A series of film reviews and opinion pieces from a film student and all round movie lover! Happy reading!
There is a certain attitude I posses when it comes to disaster films, and it is usually regarding the point of making them in the first place. A film such as “Pompeii”, when really contemplated, doesn’t have much to say about anything regarding the disaster of Mt. Vesuvius. Based on a factual event, a fictitious narrative is thrown in to make a film about it, which ultimately seems a little pointless.
Either way, 2012’s “The Impossible” is something rather different. Telling the story of a real-life family and their suffering during the 2004 Indian Ocean tsunami, “The Impossible” (originally titled “Lo Impossible”) actually possesses some heart and soul, brought so painfully back to life through solid leading performances and an unforgiving directorial style.
J. A. Bayona’s picture focusing on Mother Nature’s cruel capabilities, sees the Bennett family on vacation in Thailand, enjoying themselves and the stunning locations around them. Epitomising the phrase “then from out of nowhere”, disaster strikes, when an enormously vicious tidal wave crashes right through the coastal area, destroying everything in it’s way. In a dramatic turn of events, the audience accompany Maria Bennett (Naomi Watts) on her perilous journey to not only save her own life, but her family’s.
Gruesome, gruelling and gripping to watch unfold, “The Impossible” is a very surprising picture that focuses more on the family story of reunification, struggle and love more so than the sheer gratuitous disaster element that a film such as “Pompeii” did.
The post-disaster story is primary, and the disaster itself is secondary and brief in the grand scheme of things, which makes the overall film all the more investable.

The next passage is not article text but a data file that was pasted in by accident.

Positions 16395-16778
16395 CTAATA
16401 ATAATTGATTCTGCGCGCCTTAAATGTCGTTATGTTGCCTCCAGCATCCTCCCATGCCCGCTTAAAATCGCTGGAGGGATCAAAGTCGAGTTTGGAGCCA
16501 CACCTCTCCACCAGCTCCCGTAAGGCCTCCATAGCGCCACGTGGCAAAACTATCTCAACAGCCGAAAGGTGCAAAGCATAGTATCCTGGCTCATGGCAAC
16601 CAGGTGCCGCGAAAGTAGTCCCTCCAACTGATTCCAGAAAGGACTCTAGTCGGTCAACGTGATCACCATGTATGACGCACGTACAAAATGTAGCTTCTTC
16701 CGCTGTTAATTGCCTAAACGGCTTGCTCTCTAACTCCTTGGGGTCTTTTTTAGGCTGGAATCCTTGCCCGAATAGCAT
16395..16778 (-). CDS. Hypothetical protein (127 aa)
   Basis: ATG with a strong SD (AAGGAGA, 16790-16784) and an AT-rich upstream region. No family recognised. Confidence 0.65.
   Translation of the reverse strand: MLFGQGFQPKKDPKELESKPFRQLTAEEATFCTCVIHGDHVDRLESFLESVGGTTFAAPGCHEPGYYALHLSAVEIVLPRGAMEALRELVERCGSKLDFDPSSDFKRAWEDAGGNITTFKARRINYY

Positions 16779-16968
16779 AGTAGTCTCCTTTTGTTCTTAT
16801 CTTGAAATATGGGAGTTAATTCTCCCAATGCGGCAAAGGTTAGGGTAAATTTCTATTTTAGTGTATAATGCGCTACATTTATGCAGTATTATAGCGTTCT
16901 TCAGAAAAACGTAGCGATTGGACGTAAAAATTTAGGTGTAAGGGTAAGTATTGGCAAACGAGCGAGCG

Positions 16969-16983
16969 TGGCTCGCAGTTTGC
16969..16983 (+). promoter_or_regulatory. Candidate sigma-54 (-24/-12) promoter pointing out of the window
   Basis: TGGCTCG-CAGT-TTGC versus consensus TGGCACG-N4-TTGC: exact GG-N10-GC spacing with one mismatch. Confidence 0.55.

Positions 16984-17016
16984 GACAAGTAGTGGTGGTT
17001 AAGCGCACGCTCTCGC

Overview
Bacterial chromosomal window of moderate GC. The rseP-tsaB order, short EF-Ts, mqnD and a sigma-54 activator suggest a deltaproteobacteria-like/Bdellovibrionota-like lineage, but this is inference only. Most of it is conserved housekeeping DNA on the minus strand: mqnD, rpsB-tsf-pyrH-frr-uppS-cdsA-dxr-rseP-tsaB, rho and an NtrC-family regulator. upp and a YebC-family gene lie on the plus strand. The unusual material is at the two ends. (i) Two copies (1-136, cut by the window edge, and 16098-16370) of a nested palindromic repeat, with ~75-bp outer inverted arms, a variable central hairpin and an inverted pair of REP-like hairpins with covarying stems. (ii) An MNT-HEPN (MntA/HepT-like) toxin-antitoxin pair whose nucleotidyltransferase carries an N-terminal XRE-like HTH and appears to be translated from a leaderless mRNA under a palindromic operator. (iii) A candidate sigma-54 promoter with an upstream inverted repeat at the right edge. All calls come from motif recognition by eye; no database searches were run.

This is one of Ewan McGregor’s best performances to-date, and that’s saying a lot. One of the most diversely gifted actors at the moment, McGregor shines as Henry Bennett, and the emotions and relentless love-driven struggle he endures in order to reunite with his loved ones is both believable and heart-wrenching.
Watts is magnificent as well. Her character arguably suffers the most, at least physically, and the hardships she endures are also emotionally taxing and very difficult to watch at times.
The children are definitely convincing. Child actors are difficult to watch at times, primarily because their acting skills have not blossomed as much as others and there is an obvious division that can prove distracting. However, the three sons, lead by Tom Holland’s Lucas were highly impressive and equally as touching.
To think these incidents occurred not too long ago and have repeated themselves since in other horrifying forms really puts our world in perspective. We count ourselves lucky and feel genuine sympathy for these poor, poor people who have lost so much and gone through hell on earth.
“The Impossible” is a touching and harrowing tale that is not for the faint of heart. There are brilliant performances within and some really striking images to add to the mix.
Bayona’s vision is brought to the big-screen in a justifiable fashion as it paints an un-glorified picture of the devastating factual events that took place without over-dramatising it. Sure, the film has it’s cliche moments, but they’re not enough to really detract from the predominantly gritty story at hand.
Ultimately, a film such as “The Impossible” proves that we have no way of predicting or controlling our unforgiving planet’s movements, and that to me is scariest of all.
Recommended By Alise Dolly